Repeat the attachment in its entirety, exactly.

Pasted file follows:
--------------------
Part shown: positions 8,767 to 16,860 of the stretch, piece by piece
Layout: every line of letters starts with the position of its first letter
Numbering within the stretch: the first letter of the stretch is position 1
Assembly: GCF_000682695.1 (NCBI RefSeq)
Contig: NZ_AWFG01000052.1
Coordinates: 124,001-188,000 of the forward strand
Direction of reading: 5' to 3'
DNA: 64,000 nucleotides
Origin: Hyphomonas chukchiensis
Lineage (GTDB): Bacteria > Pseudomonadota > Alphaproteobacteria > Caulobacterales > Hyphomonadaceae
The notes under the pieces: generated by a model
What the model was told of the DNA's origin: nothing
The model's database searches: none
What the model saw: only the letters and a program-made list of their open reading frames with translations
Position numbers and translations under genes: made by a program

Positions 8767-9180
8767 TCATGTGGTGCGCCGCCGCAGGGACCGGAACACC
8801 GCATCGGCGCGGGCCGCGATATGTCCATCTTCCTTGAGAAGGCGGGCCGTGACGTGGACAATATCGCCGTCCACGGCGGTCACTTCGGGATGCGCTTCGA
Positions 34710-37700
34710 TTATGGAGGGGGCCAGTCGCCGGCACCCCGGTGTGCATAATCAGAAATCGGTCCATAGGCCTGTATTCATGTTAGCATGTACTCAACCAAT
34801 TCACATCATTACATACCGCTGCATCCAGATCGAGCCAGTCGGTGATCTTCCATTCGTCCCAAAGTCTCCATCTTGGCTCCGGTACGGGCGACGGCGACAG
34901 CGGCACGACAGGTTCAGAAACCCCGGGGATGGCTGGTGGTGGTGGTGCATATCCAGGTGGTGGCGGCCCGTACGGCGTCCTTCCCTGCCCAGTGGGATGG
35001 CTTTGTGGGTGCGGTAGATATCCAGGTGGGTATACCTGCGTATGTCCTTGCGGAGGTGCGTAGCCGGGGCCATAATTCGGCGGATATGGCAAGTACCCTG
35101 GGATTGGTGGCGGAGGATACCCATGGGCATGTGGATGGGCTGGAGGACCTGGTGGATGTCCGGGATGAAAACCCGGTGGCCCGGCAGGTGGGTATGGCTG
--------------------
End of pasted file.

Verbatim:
Part shown: positions 8,767 to 16,860 of the stretch, piece by piece
Layout: every line of letters starts with the position of its first letter
Numbering within the stretch: the first letter of the stretch is position 1
Assembly: GCF_000682695.1 (NCBI RefSeq)
Contig: NZ_AWFG01000052.1
Coordinates: 124,001-188,000 of the forward strand
Direction of reading: 5' to 3'
DNA: 64,000 nucleotides
Origin: Hyphomonas chukchiensis
Lineage (GTDB): Bacteria > Pseudomonadota > Alphaproteobacteria > Caulobacterales > Hyphomonadaceae
The notes under the pieces: generated by a model
What the model was told of the DNA's origin: nothing
The model's database searches: none
What the model saw: only the letters and a program-made list of their open reading frames with translations
Position numbers and translations under genes: made by a program

Positions 8767-9180
8767 TCATGTGGTGCGCCGCCGCAGGGACCGGAACACC
8801 GCATCGGCGCGGGCCGCGATATGTCCATCTTCCTTGAGAAGGCGGGCCGTGACGTGGACAATATCGCCGTCCACGGCGGTCACTTCGGGATGCGCTTCGA
Positions 34710-37700
34710 TTATGGAGGGGGCCAGTCGCCGGCACCCCGGTGTGCATAATCAGAAATCGGTCCATAGGCCTGTATTCATGTTAGCATGTACTCAACCAAT
34801 TCACATCATTACATACCGCTGCATCCAGATCGAGCCAGTCGGTGATCTTCCATTCGTCCCAAAGTCTCCATCTTGGCTCCGGTACGGGCGACGGCGACAG
34901 CGGCACGACAGGTTCAGAAACCCCGGGGATGGCTGGTGGTGGTGGTGCATATCCAGGTGGTGGCGGCCCGTACGGCGTCCTTCCCTGCCCAGTGGGATGG
35001 CTTTGTGGGTGCGGTAGATATCCAGGTGGGTATACCTGCGTATGTCCTTGCGGAGGTGCGTAGCCGGGGCCATAATTCGGCGGATATGGCAAGTACCCTG
35101 GGATTGGTGGCGGAGGATACCCATGGGCATGTGGATGGGCTGGAGGACCTGGTGGATGTCCGGGATGAAAACCCGGTGGCCCGGCAGGTGGGTATGGCTG